My favorite store bought scones come from Dogtooth Coffee Company just north of downtown Colorado Springs and very close to my old basement apartment on Wood Avenue.
Some of my best memories of living in Colorado take place in the autumny brisk air on the walk from my apartment to Dogtooth--the trees dressed in splendor of reds and oranges and yellows and the faint smell of coffee roast growing ever stronger as I draw nearer.
A bottomless cup of coffee and a warm buttery scone baked fresh that morning.
It was the perfect place for a little writing, reading or catching up with a friend.
|Photo credit ColoradoConnection.com|
I've thought a lot this week about Dogtooth and my other favorite Colorado Springs hangouts--Jack Quinn's and Kimball's and the Manitou Incline and Poor Richard's and Garden of the Gods and Phantom Canyon and my quirky basement apartment with it's iron 1909 water pipes you had to duck under to avoid a nasty headache and it's hobbit-height doorknobs. I've thought of these places as I've scrolled through pictures on Facebook and tweets for aid and prayer. I've thought of these places as I've watched a different kind of splendor of reds and oranges and yellows light up the mountains against the night sky on tiny screens that simply don't do justice to what my friends have seen firsthand. I've thought of these places and prayed for Colorado Springs and the Waldo Canyon Fire.
Working a community outreach event this weekend, I wanted to bake a special treat for all of us who were giving up our Saturday to be there and to do a little PR for child abuse prevention and our organization. I came across these scones a few weeks ago on Smitten Kitchen (if you are a foody, Smitten Kitchen is a must read), and I had been waiting for the right opportunity to try them out.
Biting into one, hot out of the oven, I was for a moment back at Dogtooth and in the quiet and hope and healing Colorado had been for me. I was wrapped in the smell of fresh brewing coffee and ever so chilled by the fresh autumn breeze. I was with my friends around a small table sharing stories and life and good things.
Colorado Springs and the lives of my friends there have been set aglow in the shadow of a fiery mountain this week and the road to recovery will be long and painful.
It's been wonderful to see a glimpse of the community coming together to care for the evacuated and the now homeless and those whose lives have been forever changed. An amazing testimony to community and neighborliness and kindheartedness. And I'm thankful I once called a community like that home.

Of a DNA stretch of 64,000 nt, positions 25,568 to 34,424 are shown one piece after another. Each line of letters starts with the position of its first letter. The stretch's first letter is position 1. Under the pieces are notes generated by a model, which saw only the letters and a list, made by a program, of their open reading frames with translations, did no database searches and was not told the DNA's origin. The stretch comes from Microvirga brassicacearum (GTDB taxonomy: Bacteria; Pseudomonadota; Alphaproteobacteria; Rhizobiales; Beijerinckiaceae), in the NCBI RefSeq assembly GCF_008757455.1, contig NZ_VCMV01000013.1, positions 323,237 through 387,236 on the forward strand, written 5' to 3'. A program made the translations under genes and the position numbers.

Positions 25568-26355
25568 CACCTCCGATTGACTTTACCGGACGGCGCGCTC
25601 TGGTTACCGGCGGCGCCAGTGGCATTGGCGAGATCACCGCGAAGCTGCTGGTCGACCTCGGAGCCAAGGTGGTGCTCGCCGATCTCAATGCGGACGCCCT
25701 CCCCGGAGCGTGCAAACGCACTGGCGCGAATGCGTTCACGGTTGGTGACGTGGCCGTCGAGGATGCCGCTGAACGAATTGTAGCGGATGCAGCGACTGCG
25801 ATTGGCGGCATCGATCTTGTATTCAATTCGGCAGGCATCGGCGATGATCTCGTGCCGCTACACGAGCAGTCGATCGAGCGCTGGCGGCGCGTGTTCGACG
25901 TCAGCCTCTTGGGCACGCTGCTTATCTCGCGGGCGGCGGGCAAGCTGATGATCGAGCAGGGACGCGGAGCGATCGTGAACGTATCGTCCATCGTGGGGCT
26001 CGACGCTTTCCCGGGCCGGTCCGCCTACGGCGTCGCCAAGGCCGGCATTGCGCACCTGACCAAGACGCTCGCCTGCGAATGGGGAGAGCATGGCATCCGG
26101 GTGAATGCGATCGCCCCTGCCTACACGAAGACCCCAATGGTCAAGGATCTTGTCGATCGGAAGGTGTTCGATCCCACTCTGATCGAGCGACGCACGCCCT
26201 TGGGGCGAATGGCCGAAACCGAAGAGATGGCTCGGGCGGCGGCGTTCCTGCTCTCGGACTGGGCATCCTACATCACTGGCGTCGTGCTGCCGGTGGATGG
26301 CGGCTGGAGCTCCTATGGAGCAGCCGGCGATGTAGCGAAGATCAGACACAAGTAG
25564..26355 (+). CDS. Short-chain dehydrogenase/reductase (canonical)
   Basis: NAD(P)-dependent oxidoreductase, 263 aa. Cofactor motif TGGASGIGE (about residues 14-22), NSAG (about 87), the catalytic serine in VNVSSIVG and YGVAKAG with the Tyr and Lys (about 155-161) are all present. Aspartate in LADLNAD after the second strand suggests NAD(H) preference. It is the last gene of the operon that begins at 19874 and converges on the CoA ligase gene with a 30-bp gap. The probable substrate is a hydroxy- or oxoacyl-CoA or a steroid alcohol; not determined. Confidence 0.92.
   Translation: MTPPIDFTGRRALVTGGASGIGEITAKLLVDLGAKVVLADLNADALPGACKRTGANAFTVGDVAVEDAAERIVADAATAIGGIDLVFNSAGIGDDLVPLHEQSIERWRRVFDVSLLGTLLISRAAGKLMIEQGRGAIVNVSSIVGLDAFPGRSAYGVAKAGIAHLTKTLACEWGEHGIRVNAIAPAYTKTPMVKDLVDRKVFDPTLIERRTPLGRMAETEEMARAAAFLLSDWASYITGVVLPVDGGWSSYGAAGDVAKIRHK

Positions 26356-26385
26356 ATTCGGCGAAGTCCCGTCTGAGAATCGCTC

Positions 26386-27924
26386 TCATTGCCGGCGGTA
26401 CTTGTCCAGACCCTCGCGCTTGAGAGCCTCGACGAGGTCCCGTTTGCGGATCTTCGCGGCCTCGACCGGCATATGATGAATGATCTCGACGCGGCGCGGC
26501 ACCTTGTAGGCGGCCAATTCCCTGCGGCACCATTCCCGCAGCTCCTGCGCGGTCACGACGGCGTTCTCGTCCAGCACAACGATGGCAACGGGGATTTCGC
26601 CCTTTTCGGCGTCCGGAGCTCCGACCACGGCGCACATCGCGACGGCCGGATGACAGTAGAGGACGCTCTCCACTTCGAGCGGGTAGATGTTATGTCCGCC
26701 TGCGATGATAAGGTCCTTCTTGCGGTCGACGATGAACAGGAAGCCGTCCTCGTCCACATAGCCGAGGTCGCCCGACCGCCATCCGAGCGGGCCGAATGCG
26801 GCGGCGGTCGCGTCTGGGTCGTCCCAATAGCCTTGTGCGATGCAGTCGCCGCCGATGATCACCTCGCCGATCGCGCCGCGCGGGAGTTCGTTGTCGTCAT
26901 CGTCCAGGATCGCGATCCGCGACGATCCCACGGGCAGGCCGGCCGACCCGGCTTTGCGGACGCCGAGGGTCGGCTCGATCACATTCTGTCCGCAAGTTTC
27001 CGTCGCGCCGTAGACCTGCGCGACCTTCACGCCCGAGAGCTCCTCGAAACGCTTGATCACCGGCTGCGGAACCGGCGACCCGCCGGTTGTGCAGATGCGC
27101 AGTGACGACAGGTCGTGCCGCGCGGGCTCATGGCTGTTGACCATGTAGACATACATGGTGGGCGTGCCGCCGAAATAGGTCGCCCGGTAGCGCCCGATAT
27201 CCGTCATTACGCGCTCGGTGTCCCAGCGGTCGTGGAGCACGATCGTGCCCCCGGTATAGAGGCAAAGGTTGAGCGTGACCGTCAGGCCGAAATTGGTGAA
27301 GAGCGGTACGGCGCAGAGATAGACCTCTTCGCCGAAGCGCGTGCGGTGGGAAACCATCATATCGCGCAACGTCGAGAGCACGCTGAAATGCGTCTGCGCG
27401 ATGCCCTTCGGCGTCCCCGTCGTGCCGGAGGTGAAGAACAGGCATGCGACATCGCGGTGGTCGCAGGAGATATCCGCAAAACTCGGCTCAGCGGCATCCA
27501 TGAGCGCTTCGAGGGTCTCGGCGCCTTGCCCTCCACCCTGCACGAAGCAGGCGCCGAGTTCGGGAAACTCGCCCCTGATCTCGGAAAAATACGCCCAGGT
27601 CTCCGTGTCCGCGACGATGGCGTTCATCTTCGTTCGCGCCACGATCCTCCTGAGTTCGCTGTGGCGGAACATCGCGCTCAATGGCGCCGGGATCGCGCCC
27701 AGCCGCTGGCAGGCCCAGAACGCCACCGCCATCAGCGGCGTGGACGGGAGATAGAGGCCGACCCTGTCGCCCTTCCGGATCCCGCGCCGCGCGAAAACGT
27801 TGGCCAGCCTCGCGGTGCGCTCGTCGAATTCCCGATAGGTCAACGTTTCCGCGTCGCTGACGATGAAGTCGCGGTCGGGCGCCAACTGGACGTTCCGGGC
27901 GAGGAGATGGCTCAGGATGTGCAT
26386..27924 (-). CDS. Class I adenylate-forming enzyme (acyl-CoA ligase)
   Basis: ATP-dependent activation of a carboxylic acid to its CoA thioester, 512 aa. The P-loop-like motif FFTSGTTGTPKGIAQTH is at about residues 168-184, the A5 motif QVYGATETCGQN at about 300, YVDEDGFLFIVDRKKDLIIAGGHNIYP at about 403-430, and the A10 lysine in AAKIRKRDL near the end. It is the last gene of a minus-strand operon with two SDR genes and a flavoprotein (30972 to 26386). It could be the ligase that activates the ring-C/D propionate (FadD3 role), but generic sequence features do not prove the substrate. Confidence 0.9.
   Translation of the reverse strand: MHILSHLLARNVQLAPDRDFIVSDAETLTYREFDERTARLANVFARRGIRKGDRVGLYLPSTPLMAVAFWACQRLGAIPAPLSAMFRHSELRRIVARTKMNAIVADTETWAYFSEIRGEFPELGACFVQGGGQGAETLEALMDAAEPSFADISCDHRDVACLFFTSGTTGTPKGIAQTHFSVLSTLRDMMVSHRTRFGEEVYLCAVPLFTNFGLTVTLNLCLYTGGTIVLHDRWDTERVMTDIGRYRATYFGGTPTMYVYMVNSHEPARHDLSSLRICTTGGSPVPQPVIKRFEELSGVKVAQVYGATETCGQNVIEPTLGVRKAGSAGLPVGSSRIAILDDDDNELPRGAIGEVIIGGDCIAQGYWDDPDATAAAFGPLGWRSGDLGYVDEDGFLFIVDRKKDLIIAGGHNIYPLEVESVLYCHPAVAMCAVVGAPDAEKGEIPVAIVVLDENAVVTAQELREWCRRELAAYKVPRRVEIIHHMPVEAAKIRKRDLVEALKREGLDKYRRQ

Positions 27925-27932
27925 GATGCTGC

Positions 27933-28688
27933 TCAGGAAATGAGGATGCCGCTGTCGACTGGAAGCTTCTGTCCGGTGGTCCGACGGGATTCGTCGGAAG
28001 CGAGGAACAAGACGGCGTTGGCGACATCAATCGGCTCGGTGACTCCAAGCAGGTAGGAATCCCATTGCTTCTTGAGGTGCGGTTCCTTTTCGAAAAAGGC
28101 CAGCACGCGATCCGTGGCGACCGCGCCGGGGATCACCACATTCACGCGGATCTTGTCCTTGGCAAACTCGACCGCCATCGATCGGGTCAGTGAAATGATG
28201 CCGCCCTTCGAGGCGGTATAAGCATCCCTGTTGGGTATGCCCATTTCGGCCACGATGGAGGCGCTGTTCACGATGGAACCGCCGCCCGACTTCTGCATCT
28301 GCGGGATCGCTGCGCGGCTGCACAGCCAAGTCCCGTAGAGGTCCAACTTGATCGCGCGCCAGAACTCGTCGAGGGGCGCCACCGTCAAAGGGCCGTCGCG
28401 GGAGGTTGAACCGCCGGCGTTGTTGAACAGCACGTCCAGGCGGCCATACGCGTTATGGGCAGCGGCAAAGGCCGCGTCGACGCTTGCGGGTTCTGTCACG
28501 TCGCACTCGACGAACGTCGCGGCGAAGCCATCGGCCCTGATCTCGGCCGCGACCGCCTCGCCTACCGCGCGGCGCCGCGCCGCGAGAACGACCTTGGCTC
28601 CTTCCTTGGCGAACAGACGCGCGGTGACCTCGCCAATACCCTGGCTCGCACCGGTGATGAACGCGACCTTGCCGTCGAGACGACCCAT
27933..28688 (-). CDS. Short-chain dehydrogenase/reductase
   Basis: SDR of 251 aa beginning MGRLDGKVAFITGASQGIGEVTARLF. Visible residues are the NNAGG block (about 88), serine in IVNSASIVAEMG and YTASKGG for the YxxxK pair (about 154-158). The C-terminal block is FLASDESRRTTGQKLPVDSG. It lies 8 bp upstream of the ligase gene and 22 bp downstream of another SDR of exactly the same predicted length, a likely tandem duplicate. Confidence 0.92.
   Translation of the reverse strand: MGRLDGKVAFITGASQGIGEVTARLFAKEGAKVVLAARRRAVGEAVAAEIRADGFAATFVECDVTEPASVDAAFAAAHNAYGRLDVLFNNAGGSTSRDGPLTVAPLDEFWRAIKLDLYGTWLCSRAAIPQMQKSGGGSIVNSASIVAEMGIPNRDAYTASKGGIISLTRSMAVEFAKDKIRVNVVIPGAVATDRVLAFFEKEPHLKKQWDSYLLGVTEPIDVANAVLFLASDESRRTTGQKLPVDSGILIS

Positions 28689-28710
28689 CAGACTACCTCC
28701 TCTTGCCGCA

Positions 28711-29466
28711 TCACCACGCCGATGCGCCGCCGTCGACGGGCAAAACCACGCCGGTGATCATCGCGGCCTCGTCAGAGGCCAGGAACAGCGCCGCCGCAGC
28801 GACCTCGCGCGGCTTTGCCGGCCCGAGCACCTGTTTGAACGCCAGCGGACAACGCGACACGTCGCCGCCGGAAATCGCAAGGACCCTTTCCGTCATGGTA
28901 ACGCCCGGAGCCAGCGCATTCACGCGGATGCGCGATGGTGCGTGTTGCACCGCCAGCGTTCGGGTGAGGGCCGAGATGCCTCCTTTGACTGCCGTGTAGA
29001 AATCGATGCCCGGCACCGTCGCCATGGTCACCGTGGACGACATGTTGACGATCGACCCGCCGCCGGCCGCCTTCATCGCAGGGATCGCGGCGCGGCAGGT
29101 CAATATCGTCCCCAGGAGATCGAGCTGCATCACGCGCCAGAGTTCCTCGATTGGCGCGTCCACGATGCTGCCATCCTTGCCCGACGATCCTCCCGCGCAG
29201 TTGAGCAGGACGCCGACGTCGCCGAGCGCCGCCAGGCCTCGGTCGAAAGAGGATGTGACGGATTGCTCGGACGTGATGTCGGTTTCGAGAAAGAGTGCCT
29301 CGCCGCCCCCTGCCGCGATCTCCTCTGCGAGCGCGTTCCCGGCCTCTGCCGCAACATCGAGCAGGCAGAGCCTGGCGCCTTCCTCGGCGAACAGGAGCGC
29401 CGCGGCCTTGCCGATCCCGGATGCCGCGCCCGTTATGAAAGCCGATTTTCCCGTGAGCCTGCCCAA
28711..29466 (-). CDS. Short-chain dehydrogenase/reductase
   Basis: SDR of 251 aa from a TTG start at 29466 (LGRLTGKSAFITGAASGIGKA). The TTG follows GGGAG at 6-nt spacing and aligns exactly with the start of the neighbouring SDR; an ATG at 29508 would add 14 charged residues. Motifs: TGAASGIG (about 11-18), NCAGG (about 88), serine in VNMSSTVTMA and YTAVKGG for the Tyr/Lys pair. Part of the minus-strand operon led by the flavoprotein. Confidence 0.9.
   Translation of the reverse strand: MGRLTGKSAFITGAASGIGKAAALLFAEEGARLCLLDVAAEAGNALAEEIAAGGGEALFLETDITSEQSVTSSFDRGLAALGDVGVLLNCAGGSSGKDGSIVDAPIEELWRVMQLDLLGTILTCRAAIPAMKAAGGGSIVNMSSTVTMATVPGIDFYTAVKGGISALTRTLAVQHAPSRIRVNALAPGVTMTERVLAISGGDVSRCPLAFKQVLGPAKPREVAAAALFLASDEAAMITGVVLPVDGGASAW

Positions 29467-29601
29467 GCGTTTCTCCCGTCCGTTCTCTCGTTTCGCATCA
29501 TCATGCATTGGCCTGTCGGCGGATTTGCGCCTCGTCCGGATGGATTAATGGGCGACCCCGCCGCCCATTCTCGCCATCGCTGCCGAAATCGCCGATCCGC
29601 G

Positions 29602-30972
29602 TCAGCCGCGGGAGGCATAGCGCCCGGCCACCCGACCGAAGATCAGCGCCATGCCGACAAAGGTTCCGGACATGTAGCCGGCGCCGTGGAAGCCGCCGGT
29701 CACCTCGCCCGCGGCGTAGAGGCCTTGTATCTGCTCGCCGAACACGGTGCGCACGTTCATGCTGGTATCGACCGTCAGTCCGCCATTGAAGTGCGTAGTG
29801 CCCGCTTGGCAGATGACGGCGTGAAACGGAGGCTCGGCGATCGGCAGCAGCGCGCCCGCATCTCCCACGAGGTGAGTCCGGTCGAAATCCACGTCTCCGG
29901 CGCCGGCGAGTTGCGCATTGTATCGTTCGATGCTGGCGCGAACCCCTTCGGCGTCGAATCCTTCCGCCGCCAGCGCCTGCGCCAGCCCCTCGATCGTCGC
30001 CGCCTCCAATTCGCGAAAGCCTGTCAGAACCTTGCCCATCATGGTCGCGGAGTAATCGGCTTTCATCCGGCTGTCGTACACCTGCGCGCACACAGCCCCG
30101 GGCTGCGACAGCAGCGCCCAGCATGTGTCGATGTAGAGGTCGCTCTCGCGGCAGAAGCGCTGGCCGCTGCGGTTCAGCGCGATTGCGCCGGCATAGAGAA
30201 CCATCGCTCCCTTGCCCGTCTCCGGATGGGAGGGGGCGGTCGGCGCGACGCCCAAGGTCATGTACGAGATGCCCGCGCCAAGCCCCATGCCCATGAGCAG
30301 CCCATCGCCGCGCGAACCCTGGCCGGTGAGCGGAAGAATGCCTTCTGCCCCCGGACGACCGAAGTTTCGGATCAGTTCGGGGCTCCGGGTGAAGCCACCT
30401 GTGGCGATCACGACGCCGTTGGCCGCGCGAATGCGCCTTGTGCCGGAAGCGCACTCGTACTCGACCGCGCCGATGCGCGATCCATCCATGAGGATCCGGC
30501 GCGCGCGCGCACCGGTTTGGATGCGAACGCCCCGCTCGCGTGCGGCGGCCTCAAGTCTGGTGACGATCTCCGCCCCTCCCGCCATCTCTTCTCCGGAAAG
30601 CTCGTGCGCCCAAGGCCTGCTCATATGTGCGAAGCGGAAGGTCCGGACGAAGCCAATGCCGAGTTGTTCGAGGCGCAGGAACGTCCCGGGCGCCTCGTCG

Colorado Springs, my friends there and everyone you love--you are in my heart and my prayers as you now begin to pick up the charred pieces and find healing and hope.
Strawberries and Cream Scones
|Check out the original recipe on|
- 2 1/4 cups all-purpose flour
- 1 tbsp baking powder
- 1/4 cup sugar
- 1/2 tsp salt
- 6 tbsp cold, unsalted butter
- 1 cup chopped, very ripe strawberries*
- 1 cup heavy cream
- Preheat oven to 425°F (220°C). Line a large baking sheet with parchment paper.
- In a large bowl, whisk flour, baking powder, sugar and salt. Cut in butter with knives or a pastry blender, breaking it up until the mixture resembles a crumbly meal with tiny chunks of butter. Gently stir in strawberries, so that they are coated in the dry ingredients, then stir in heavy cream. When mixed, knead once or twice in bowl to create one lump of dough. Do not overwork.
- Generously flour counter. Transfer dough to counter, generously flour the top and with hands or rolling pin, gently press or roll dough out to a 3/4-inch thickness. Cut into 2 1/2-inch circles with a floured biscuit cutter or top edge of a drinking glass, pressing straight down as you cut (do not twist). Carefully transfer scones to prepared baking sheet, leaving a couple inches between each. Re-roll scraps of dough, cut and transfer. Dough will be more wet as strawberries have released more of their juice.
- Bake for 12 to 15 minutes, until bronzed at the edges and strawberry juices are trickling out of the biscuits in places. Cool in pan for a minute, then transfer to a cooling rack. Serve warm or at room temperature.
*Hand picked berries or those from a farmer's market will melt better than those from a supermarket as they are more fragile.